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Test SMTP connection with telnet PowerShell script

How to test SMTP communication with PowerShell? After you enable the SMTP service on the firewall for a specific system or configure an anonymous SMTP relay, you like to check that SMTP works. Telnet is your choice. But, what if you can use telnet wrapped in PowerShell? In this article, you will learn how to test SMTP communication with telnet PowerShell script.

Before you start

It’s good to verify that:

  • No antivirus or security products block SMTP connections
  • No firewall blocks SMTP connections

Download SMTP Telnet PowerShell script

Download the Test-SMTP-Telnet.ps1 PowerShell script or copy and paste the below code in Notepad. Give it the name Test-SMTP-Telnet.ps1 and place it in the C:\scripts folder. Create a script folder if you don’t have one.

After preparing the SMTP PowerShell script, you will test the SMTP connection with EHLO, and HELO commands.

Test SMTP connection

You like to know that SMTP works, and you need to test the SMTP connection. In this example, we will test the anonymous SMTP relay with port 25. You can enter a different port than port 25 and test the port that you like.

It’s important to run the SMTP Telnet PowerShell script on the client itself and not on the Exchange Servers.

For example, you add the Windows Server AP01-2016 IP address to the Exchange Server’s SMTP relay. The AP01-2016 server is an application server that sends emails to internal and external recipients. Log in on this server and run the Telnet PowerShell script.

Test SMTP connection with telnet PowerShell script remote IP address

In the internal DNS, an A-record is set up for that will translate to the load balancer. If you only have one Exchange Server or DNS round-robin, you most likely have the A-record pointed to your Exchange Server.

Test SMTP connection with telnet PowerShell script internal DNS A-record

Use the Exchange Server hostname, IP address, or the DNS record. In this example, will resolve to one of the Exchange Servers IP addresses.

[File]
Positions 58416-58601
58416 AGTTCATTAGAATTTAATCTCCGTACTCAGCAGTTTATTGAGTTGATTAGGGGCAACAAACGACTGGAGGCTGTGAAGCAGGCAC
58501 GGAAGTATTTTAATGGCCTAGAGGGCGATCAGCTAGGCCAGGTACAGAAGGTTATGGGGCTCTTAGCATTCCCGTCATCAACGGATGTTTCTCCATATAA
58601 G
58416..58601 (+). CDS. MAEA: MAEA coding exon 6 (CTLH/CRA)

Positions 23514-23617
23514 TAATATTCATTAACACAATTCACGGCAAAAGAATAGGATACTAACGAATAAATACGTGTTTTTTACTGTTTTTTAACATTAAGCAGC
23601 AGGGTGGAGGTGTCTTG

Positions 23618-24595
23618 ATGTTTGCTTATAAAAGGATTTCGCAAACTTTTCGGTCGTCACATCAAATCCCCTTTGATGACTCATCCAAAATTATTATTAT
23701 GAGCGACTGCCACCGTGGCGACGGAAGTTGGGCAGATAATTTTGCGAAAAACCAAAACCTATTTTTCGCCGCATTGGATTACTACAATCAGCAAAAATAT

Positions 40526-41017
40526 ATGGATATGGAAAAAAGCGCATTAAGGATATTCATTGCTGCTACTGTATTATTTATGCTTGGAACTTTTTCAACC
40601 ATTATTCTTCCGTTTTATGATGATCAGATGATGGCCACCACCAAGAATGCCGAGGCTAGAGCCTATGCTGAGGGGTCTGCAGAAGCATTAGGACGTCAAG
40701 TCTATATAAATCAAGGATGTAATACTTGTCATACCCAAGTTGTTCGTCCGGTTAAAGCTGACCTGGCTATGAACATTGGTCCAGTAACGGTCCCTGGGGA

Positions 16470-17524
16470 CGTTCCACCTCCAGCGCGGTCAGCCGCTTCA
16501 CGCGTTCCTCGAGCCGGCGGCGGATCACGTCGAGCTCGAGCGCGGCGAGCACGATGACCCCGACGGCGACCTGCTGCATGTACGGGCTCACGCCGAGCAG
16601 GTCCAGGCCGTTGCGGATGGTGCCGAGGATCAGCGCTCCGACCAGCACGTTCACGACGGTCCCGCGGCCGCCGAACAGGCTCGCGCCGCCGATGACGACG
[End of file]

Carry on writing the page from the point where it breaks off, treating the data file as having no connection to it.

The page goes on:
HELO SMTP command

Start PowerShell on the system that is allowed to send an email. Start with the HELO command. It looks great because the sender and recipient response codes are both OK.

The below output is what you get when it’s not working. As you can see, there will be no response code 250 2.1.5 Recipient OK. Check your relay receive connector.

EHLO SMTP command

Do it again, but this time with EHLO. The response code 250 2.1.0 and 250 2.1.5 shows that the SMTP connection is good. If you don’t see those response codes, check your SMTP configuration.

SMTP port 25 not reachable

The following error shows up if port 25 is not reachable.

HELO SMTP command and sent an email to recipient

Send an email and verify that the message shows up in the recipient’s inbox. Make use of the parameter -Subject.

If you don’t get an email, check your SPAM folder or spam filter.

Read more: Exchange SMTP high availability with Kemp load balancer »


In this article, you learned how to test SMTP connection with telnet PowerShell script. It’s essential to save the STMP Telnet PowerShell script on the client/server you want to test on. Fill in the parameters and run the PowerShell script.

Did you enjoy this article? You may also like Exchange 2016 OWA your connection is not secure. Don’t forget to follow us and share this article.



ALI TAJRAN is a passionate IT Architect, IT Consultant, and Microsoft Certified Trainer. He started Information Technology at a very young age, and his goal is to teach and inspire others. Read more »

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